The threat of legal action has been raised following Defra’s decision to withdraw £217m of funding to waste treatment infrastructure last week, throwing three major projects into doubt.
As Labour accused the Government of throwing the projects into chaos, councils affected held crisis talks and demanded a meeting with resources minister Lord de Mauley.
The projects affected are: Bradford and Calderdale; Merseyside Recycling and Waste Authority and Halton; and North Yorkshire and City of York (details, see below).
The leader of one of the councils hit by Defra’s withdrawal of waste infrastructure credits said he would consider taking the Government to court to recover loses if the project collapsed.
Tim Swift, leader of Calderdale council, one of the authorities involved in the Pennine Resource Recovery Facility which had £62.1m withdrawn, told MRW he feared the authority being liable for losses suffered by waste contractors.
He said all the councils involved were now seeking an urgent meeting with the minister and could demand financial assistance to cover the costs of any aborted projects.
MRW understands senior industry leaders also believe legal action by councils is now likely, although there are doubts as to whether it would be successful.
Nadeem Arshad, a partner at law firm Bevan Brittan, said while legal action following the withdrawal of waste PFI credits in 2011 had failed, action by councils in other areas such as school building PFIs had been successful.
“Yes, I think legal action by the relevant local authorities is possible. As for whether any legal action is successful, that is a more difficult assessment”, he added.
Former Defra and WRAP official Philip Ward, said he would assume the Government had taken legal advice before withdrawing funding. “And any action between the authorities and the bidders will depend on whether the projects proceed or not and the terms of the bidding process”, he told MRW.
Defra announced the withdrawal of funding for the final three PFI waste projects yet to reach financial close last Friday (22 February) after new analysis showed there would be sufficient residual waste treatment capacity to meet 2020 landfill diversion targets.
Councillor Swift said Calderdale was devastated and shocked by the announcement and suggested Defra “doesn’t fully appreciate that a great deal of money has already been committed” to the project.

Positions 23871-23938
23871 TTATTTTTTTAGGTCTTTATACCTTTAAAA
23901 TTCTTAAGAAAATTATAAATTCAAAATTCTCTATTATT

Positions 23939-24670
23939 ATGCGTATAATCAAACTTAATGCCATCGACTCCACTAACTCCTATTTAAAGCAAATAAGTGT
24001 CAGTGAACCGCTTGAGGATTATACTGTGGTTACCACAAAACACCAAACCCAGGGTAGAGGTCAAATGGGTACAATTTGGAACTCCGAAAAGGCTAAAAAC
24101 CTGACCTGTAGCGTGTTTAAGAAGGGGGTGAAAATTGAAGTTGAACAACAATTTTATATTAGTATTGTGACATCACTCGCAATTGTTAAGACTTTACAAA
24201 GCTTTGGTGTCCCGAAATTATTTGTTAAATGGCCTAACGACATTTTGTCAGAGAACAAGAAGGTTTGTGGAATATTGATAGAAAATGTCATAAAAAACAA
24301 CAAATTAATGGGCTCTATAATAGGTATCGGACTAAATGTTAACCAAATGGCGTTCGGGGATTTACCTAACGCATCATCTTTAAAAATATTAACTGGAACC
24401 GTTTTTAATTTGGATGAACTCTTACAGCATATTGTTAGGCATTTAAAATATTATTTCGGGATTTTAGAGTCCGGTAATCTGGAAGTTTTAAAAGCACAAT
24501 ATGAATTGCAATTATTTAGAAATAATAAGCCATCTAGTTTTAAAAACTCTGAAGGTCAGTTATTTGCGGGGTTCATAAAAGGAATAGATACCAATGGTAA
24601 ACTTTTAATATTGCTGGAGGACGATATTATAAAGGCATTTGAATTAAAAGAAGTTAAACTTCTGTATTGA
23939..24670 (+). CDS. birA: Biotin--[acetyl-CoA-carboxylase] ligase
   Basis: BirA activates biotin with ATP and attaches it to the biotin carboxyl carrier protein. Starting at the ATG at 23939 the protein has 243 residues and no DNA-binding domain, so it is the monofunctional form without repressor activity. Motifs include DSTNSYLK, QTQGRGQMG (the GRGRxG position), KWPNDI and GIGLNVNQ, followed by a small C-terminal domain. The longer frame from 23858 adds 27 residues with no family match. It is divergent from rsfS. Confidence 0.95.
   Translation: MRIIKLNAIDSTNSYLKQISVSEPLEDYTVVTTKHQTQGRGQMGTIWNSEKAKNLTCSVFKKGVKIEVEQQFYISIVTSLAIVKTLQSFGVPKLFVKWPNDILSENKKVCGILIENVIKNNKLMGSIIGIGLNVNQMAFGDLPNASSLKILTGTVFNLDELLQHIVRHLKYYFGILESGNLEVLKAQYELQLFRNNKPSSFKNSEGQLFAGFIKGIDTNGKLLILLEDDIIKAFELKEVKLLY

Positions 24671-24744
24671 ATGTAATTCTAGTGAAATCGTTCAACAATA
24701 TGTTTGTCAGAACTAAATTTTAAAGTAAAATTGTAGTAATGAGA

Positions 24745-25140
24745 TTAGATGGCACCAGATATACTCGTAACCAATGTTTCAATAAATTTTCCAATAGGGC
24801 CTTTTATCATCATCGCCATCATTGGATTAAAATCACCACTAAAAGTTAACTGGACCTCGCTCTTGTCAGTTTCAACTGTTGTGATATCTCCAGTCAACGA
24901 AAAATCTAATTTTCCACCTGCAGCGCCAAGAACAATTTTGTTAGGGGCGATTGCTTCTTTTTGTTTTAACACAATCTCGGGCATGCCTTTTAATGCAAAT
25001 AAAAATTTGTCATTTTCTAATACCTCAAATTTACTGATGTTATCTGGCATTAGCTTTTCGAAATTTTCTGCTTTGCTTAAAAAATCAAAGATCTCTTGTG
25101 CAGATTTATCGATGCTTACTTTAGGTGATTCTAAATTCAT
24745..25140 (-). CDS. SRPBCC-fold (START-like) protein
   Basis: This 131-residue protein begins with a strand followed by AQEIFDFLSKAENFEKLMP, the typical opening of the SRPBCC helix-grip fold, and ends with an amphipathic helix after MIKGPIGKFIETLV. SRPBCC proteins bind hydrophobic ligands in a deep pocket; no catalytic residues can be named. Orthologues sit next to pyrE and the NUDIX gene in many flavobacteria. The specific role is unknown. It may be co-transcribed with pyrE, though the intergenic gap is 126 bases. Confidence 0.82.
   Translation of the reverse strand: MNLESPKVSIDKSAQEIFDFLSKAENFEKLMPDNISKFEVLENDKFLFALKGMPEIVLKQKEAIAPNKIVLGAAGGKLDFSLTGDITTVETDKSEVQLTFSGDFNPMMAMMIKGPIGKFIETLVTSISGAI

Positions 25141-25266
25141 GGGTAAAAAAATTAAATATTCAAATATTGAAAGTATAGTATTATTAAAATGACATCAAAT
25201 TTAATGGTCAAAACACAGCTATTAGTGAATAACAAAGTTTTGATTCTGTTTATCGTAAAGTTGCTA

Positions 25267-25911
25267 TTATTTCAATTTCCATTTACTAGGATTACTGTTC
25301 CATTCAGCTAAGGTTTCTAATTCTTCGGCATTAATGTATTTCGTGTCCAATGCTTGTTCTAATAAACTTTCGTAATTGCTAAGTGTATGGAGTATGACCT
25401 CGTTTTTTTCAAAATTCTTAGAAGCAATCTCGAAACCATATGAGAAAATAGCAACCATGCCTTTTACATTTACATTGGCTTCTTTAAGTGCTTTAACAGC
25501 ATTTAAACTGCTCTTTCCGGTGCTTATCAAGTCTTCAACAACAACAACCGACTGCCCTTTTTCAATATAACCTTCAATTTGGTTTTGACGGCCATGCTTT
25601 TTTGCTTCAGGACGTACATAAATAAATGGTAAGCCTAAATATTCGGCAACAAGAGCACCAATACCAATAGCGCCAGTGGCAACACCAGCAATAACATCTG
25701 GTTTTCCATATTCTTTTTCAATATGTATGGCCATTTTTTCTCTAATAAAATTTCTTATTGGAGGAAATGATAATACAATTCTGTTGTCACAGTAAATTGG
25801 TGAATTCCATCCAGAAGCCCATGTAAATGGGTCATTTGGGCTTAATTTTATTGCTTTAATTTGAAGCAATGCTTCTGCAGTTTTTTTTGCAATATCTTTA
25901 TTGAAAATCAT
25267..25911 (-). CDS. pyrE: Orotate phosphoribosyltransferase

He said he could not rule out legal action: “We are under an obligation to protect tax payers.”
Councillor Joe DeAsha, chair of Merseyside Recycling and Waste Authority which had £90m of funding withdrawn, said the authority was considering the implications of the announcement.
Environmental Services Association’s policy director Matthew Farrow warned that Defra could have wasted millions of pounds of council and waste firms’ money and that the knock-on effects would undermine private sector confidence in public procurement.
Defra’s director of waste Colin Church took to social media to defend the department’s actions. He said: “Diversion from landfill [is] not always [the] best environmental or economic solution. Depends on material and alternative use”. He asked why central Government funding allocated for landfill diversion should be used for projects not required.
CIWM chief executive Steve Lee called the announcement an “inefficient and inappropriate way to manage the delivery of essential infrastructure” that could damage investor confidence.
Labour shadow environment secretary Mary Creagh, said the Government had caused “chaos”: “These councils are now in limbo – if these waste projects don’t go ahead they will have to completely rethink how they deal with thousands of tonnes of waste.”
The projects hit:
Allerton Waste Recovery Park.
Authorities: North Yorkshire and City of York councils.
A 320,000 tonnes development under a 25-year contract to treat of municipal residual topped up with commercial waste. Project includes a 20,000 tonne MBT, 40,000 tonne AD plant, an EfW incinerator, and a 50,000 tonne IBA processing plant. Councils claim the contract will save them £300m.
Cost: £1.4bn over 25 years.
Allocated Waste Infrastructure Credits (PFI credits) now withdrawn: £65m.
Pennine Resource Recovery Facility, Bowling Back Lane.
Authorities: Bradford and Calderdale councils.
Contractor: Pennine Resource Recovery consortium made up of Skanska, FCC Environment and AECOM.
A proposed MRF and EfW incinerator to treat 193,000 tonnes of residual waste from 20,000 homes over 25 years.
Cost: £300m over 25 year contract period.
Allocated Waste Infrastructure Credits (PFI credits) now withdrawn: £62.1m.
Merseyside and Halton Waste Partnership Resource and Recovery Waste Contract.
Authorities: Merseyside Recycling and Waste Authority and Halton.
Contractor: Preferred bidder yet to be revealed. Tenders received from Sita and Covanta.
Proposals to treat 450,000 tonnes a year of residual waste over 25 years include a plan by Sita for an incinerator in Teeside and by Covanta for a facility in Cheshire.
Cost: Over £1bn.
Allocated Waste Infrastructure Credits (PFI credits) now withdrawn: £90m.